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El Cajon, CA — In spite of the myriad of stories over the years, in which police and governments across the United States have been exposed as tyrants, cities and their armed agents continue to persecute good people who help those less fortunate than them. The latest case of police oppressing those who'd dare to help the homeless comes out of El Cajon, California this week in which more than a dozen good Samaritans were arrested.

In October of last year, the El Cajon City Council unanimously voted to ban the act of sharing food on city-owned property. This ban was put in place for the ostensible purpose of preventing the spread of hepatitis A.

While the government held the fear of hep A over everyone's head as a reason to not share food, their hypocrisy was revealed in the details of the law.

If a group of people attempts to hand out food as a charitable act, they are in violation of the law and are subject to arrest. However, if a group of people hands out food for non-charitable acts—such as birthday parties, group events, etc.—then they are not in violation of the law and are not subject to arrest.

Naturally, the good citizens of El Cajon saw the law for what it is—as hep A certainly cannot differentiate between charitable and non-charitable food—and they moved to stop this war on the homeless.

A group called Break the Ban organized the event on Sunday knowing they were in violation of the law but also knowing that what they were doing was morally right.

“It was absolutely necessary to break this law until they were willing to enforce it, and, now that they have, we will continue this fight in court,” said another organizer, Shane Parmely.

Mark Lane, one of the organizers of the event told the San Diego Union-Tribune that more than a dozen people—including a 14-year-old child—were arrested at the Wells Park.

Showing the sheer hypocritical nature of the arrests, the group was also handing out toiletries which would actually help to prevent the spread of hep A, yet they were still arrested.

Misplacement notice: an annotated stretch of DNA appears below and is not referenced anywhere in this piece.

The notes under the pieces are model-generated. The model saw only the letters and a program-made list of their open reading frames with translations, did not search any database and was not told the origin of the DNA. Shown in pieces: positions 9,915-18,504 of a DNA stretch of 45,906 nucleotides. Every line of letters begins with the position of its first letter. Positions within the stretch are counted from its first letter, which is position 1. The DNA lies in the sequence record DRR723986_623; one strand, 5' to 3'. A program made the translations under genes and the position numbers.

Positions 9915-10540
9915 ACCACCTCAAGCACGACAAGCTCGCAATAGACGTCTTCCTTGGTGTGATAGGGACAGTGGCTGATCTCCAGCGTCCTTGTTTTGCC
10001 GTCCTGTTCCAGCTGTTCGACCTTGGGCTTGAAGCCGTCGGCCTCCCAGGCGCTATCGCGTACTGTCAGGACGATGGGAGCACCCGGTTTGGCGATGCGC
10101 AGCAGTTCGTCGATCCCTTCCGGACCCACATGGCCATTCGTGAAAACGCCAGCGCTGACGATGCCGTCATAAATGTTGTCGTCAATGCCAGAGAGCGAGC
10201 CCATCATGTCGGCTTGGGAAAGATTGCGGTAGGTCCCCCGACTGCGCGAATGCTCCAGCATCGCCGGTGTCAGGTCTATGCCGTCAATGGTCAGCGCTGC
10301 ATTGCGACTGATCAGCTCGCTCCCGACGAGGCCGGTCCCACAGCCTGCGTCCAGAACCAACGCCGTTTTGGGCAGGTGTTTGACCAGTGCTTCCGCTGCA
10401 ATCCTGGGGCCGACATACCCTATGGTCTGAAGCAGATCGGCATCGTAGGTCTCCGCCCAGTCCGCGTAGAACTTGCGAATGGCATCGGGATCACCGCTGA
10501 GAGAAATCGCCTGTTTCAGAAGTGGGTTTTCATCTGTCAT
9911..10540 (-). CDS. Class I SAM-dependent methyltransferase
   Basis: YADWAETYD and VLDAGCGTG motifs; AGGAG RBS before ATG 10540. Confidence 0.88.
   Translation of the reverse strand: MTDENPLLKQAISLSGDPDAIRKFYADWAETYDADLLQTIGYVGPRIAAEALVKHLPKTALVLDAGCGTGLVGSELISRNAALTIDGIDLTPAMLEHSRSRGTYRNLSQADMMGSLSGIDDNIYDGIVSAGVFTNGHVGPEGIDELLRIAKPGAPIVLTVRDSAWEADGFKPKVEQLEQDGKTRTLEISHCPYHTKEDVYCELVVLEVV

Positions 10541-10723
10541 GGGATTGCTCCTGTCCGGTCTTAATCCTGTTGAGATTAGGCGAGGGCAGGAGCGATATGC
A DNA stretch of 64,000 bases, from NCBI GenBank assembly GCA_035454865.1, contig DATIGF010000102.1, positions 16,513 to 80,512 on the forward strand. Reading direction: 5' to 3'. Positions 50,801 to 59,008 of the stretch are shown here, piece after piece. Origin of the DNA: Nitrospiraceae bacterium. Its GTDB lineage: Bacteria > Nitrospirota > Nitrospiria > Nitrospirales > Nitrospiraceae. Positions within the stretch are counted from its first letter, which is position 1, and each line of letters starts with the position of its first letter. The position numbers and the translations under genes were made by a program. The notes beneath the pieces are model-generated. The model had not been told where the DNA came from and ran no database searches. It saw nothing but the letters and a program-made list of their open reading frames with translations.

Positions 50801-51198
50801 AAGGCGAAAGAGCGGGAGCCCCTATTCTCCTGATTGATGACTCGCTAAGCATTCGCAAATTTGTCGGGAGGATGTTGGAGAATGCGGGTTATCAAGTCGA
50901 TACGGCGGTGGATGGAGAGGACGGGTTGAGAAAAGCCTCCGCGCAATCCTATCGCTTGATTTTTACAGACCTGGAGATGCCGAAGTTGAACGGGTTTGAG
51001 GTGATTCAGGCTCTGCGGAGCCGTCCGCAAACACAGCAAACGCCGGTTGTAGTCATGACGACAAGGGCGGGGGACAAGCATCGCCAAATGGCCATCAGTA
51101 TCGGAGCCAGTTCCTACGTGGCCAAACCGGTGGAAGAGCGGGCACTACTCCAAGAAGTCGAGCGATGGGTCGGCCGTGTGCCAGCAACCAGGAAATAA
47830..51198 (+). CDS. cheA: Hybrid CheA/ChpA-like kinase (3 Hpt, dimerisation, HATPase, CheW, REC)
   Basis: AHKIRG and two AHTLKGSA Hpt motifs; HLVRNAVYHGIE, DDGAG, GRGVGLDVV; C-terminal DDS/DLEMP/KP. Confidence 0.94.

"This park is part of city property so you aren't allowed to food share," the officer in the video below says. “...If you guys continue to food share, then you guys are subject to arrest, all right?"

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Knowing that what they were doing was right, despite the police making their announcement, the group disobeyed and continued to hand out food and supplies to the homeless.

That is when the arrests began.

Most of the folks arrested were each charged with a misdemeanor for violating El Cajon municipal code 1.28.010, which prohibits "food sharing" in public spaces for charitable reasons.

In what was likely a PR move by police, none of the people who were arrested were actually taken to jail. Instead, they were given notices to appear in court for their charges.

Smugly speaking to NBC 7, Councilmember Ben Kalasho addressed the good Samaritans, telling them that if they really wanted to help “you can go out there, pick them up, take them back to your house and feed them and board them and room them and have them take a shower if you're really wanting to help."

However, this would most likely be against some other ordinance. As TFTP reported last week, cities have ordinances in places that prohibit property owners from providing temporary refuge to homeless people unless they meet rigorous industrial standards.

Greg Schiller, a good Samaritan in Chicago, learned the hard way about the police state who forced him to stop helping homeless people by threatening to condemn his home and charge him.

The good news is that the kind-hearted folks at Break the Ban have no intention of stopping what they are doing. They are going to continue to break the law because people need their help.

“Our goal is to get the ban overturned and sit down and figure out how to humanely deal with something that's not going away,” Lane said.

Change does not come from sitting idly by and rolling over. True change comes when good people decide it is time to break bad laws.